Diplomatic Archives

Our History・Main Activities

March 6, 2017
Japanese

 The Diplomatic Archives is a facility of the Ministry of Foreign Affairs for preserving, managing documents and records of historical value for the diplomacy of Japan, providing them for inspection by the public, and also compiling historical diplomatic records. There included among specified historical public records and archives preserved are included those from the end of the Tokugawa Period to the end of World War II, particularly “Prewar Records of the Ministry of Foreign Affairs”, and also diplomatic records from the Post-war Period received by the Diplomatic Archives for their historic value.

Our History

 The Diplomatic Archives was inaugurated on April 15, 1971, as an archive facility of the Ministry of Foreign Affairs.

 Since 1868, the first year of the Meiji Period, the Foreign Ministry has collected, classified, and preserved all of the records of the Ministry and has paid great attention and dedicate itself to the works for compilation and publication of such documents.

 As the prewar Foreign Minister Kikujiro Ishii once definitely said, “Whether documentation is complete or not determines final success in foreign policy.” Unfortunately, however, a large number of vital records and documents were lost by fire during World War II. After the War, the Ministry has endeavored constantly to gather and restore the scattered documents and to make a request for the return of the records seized by the former Allied Powers, as well as organizing existing documents.

 Since 1936 the Ministry has been publishing the Documents on Japanese Foreign Policy (Nihongaikobunsho), a chronological anthology of important documents selected from its holdings, in order to contribute to further spread and promote diplomatic knowledge.

 In the post-war era, especially after the conclusion of the Treaty of Peace with Japan, interest in the historical facts of its foreign policy has risen, and this in turn has spurred rapid advances in research. The records of Japan’s Foreign Ministry raised more and more expectation from Japanese and foreign researchers and experts in the areas of diplomatic history, international politics, and other academic disciplines. The Ministry, however, at that time, was not able to fully facilitate services for them, owing to the lack of the facilities for the reading of its records, and also because the attendance on the public inspection was by the Ministry’s officials besides their office work. In response to requests from foreign policy researchers and experts to establish an archive comparable to those in Western nations, and because of the lack of space to keep pre-war records in its archive, in 1971 the Ministry established a new facility to preserve records from the end of the Tokugawa Period to the end of World War II. Thus the Diplomatic Archives was inaugurated.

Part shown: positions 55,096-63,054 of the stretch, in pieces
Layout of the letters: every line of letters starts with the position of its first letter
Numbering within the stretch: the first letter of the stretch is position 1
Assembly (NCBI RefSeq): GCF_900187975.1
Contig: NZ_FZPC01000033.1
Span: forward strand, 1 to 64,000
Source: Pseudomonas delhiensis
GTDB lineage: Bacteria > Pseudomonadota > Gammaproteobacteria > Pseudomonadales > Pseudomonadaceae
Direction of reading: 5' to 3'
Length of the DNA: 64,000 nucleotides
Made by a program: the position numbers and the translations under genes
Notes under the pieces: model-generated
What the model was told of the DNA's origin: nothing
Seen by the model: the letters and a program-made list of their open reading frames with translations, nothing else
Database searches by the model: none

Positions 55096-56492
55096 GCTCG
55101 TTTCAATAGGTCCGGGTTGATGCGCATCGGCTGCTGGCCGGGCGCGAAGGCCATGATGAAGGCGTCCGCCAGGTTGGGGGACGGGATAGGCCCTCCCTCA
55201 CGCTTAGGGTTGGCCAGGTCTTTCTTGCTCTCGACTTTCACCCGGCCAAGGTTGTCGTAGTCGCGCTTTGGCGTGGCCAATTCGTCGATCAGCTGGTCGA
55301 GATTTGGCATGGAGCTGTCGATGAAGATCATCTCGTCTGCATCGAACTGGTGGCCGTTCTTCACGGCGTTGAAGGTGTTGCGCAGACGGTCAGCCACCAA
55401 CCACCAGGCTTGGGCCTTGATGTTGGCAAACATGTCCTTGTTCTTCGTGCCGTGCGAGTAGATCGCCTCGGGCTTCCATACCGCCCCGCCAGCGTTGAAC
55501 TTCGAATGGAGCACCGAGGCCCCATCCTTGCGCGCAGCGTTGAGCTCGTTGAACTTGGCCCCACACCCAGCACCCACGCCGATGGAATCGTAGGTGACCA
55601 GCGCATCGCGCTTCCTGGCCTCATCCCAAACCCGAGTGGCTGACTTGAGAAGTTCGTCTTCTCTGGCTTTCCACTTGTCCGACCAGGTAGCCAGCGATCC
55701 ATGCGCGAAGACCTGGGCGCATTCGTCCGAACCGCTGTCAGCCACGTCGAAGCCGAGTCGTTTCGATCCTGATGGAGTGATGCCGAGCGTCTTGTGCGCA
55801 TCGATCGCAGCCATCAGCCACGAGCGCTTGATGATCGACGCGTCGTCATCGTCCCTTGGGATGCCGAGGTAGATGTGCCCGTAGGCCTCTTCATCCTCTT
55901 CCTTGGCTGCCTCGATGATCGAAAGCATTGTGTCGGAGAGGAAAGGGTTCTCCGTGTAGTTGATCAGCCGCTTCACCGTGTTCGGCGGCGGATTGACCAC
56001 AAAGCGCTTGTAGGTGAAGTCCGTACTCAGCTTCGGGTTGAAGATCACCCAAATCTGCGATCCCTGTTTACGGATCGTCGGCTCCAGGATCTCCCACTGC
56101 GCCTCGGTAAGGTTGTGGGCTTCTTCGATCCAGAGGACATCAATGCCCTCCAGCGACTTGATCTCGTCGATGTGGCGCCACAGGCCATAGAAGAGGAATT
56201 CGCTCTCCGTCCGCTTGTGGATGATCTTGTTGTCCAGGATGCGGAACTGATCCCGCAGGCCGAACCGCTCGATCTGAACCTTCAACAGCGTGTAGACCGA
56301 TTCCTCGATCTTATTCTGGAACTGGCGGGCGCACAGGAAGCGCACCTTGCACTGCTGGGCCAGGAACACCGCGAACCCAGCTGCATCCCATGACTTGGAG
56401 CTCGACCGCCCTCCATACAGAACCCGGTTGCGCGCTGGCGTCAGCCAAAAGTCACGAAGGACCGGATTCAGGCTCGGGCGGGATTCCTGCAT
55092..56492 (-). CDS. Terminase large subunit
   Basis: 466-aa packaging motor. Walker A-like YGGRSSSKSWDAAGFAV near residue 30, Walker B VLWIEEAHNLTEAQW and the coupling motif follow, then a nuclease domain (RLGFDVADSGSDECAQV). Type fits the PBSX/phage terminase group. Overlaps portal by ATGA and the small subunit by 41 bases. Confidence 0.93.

In July 1988, the Annex was built to house an exhibition room, a library, and office. The Annex was donated by the late Prime Minister Yoshida Shigeru’s Memorial Foundation.

 Also, in 2001, following the enforcement of the “Act on Access to Information Held by Administrative Organs” (Act on Access to Information), the Minister of Internal Affairs and Communications designated the Diplomatic Archives to be one of the facilities for the appropriate preservation and management of historical documents.